Do you want to cut the rate of the municipal excise tax by an average of 55 percent on motor vehicles less than six years old and exempt hybrid and other alternative-energy and highly fuel-efficient motor vehicles from sales tax and three years of excise tax?
Paying less excise tax when you register your car each year likely sounds appealing to most Mainers. Passing Question 2 on the Nov. 3 ballot won’t lower most people’s taxes, however, which is one of the reasons this ballot measure should be defeated.
More than three-quarters of the cars registered in Maine are 5 years old or older. The owners of these cars won’t see their excise tax rate cut at all if Question 2 is passed. Backers of the initiative say the excise tax hurts poor people. Their solution would make the situation worse by giving tax breaks to those who can afford new cars and hybrid cars while doing nothing for the vast majority of Maine residents.
Chris Cinquemani, chairman of the Yes on 2 campaign, said the group sought to lower the vehicle levy because it is a “hated tax.” It is true that the excise tax is especially reviled, likely because car owners must write a check to their town to cover it as part of their annual vehicle registration. If the first year’s tax were rolled into the price of a new car, the outrage would likely be lessened.
More to the point, however, a tax’s popularity shouldn’t determine its value. Excise tax revenue is important to towns. Reducing the excise tax by more than half for cars less than 6 years old would leave a large gap in municipal budgets. Statewide, the change would cost municipalities $82 mil-lion a year, according to the Maine Municipal Association. In most communities, the lower excise tax would mean about a 10 percent decrease in revenues. In Bangor, that would mean about $1.8 million less per year and in Orono $600,000 less.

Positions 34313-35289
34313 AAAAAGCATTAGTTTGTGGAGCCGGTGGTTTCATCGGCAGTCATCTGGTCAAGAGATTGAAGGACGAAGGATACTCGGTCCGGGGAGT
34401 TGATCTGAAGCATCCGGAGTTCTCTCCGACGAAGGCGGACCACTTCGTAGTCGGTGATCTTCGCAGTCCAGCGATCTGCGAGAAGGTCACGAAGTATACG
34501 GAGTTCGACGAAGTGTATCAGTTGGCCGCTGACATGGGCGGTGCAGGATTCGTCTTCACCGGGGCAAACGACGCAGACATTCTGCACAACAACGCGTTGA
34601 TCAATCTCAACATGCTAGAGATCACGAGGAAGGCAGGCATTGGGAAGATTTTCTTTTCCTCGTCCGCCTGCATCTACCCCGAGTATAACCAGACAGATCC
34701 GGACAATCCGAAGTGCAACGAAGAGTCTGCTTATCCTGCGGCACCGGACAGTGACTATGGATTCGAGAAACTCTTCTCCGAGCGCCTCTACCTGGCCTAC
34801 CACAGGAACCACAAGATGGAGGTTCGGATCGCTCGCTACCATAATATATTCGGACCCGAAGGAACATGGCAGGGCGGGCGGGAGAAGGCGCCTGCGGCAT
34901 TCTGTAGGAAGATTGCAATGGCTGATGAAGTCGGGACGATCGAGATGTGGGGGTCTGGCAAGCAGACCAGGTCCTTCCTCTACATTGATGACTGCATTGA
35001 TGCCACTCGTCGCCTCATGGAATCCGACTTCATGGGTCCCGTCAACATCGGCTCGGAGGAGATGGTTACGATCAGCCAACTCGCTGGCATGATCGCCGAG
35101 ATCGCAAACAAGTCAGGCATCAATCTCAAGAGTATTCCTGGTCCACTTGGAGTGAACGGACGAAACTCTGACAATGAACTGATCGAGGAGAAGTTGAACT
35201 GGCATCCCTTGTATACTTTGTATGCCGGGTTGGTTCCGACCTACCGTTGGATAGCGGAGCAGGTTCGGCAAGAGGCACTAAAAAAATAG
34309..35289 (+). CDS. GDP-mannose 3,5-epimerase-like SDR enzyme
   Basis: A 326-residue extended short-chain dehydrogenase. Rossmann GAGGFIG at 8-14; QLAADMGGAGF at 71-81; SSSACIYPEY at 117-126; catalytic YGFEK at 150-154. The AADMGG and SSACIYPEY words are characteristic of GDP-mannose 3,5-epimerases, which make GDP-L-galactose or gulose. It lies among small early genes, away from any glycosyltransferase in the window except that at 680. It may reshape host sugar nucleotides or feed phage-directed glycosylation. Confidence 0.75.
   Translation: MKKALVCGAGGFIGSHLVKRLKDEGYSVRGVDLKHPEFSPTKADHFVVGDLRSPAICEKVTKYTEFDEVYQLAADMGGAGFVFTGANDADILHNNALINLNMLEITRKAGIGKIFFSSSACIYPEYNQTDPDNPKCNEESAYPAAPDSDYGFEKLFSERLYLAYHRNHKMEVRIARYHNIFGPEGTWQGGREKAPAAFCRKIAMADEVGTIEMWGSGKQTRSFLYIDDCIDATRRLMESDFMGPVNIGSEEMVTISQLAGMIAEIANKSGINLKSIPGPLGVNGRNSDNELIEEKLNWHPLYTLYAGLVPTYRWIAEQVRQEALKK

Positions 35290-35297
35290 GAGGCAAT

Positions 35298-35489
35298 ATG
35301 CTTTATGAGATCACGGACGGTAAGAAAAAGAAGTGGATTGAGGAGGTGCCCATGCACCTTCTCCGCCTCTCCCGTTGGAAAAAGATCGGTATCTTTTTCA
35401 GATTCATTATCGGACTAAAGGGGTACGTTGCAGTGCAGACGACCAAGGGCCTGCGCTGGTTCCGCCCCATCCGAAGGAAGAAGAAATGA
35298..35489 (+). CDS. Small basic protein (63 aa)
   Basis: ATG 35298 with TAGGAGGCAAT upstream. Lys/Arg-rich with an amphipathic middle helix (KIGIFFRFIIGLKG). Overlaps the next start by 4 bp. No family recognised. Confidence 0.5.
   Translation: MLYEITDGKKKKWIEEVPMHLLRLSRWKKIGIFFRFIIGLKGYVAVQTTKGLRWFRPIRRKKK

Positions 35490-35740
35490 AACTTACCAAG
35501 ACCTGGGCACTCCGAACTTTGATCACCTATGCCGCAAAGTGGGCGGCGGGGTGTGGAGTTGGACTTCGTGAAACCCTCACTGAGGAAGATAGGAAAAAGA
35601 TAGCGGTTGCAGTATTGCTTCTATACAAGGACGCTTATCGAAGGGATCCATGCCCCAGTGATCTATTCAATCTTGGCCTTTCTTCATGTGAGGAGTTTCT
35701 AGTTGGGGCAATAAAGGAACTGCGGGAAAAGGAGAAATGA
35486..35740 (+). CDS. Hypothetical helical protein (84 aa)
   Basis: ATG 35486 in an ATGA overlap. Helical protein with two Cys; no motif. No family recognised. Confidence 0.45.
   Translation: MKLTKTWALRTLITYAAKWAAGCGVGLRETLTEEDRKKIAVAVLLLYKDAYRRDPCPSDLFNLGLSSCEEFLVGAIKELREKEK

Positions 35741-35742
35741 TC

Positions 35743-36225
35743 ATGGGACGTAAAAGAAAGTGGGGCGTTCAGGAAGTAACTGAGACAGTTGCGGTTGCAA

Because the excise tax revenue is generally used to pay for municipal road and bridge maintenance and repair, cutting the tax would result in worse roads or an increase in property taxes, the only other source of revenue controlled by local government.
While encouraging the purchase of hybrid and fuel-efficient vehicles is laudable, this portion of the referendum question comes off as an afterthought. Although one of the groups supporting Question 2 calls itself More Green Now, the backers of the initiative often have to be reminded to talk about the supposed environmental benefits of the measure.
Hybrid and alternative fuel vehicles and those that get more than 40 miles per gallon would be exempt from sales tax and the first three years of excise taxes if Question 2 passes. Generally, these vehicles cost much more than the cars that the typical Maine family buys.
A tax break for the small minority of Mainers who buy new or hybrid cars isn’t worth the cost this initiative would impose.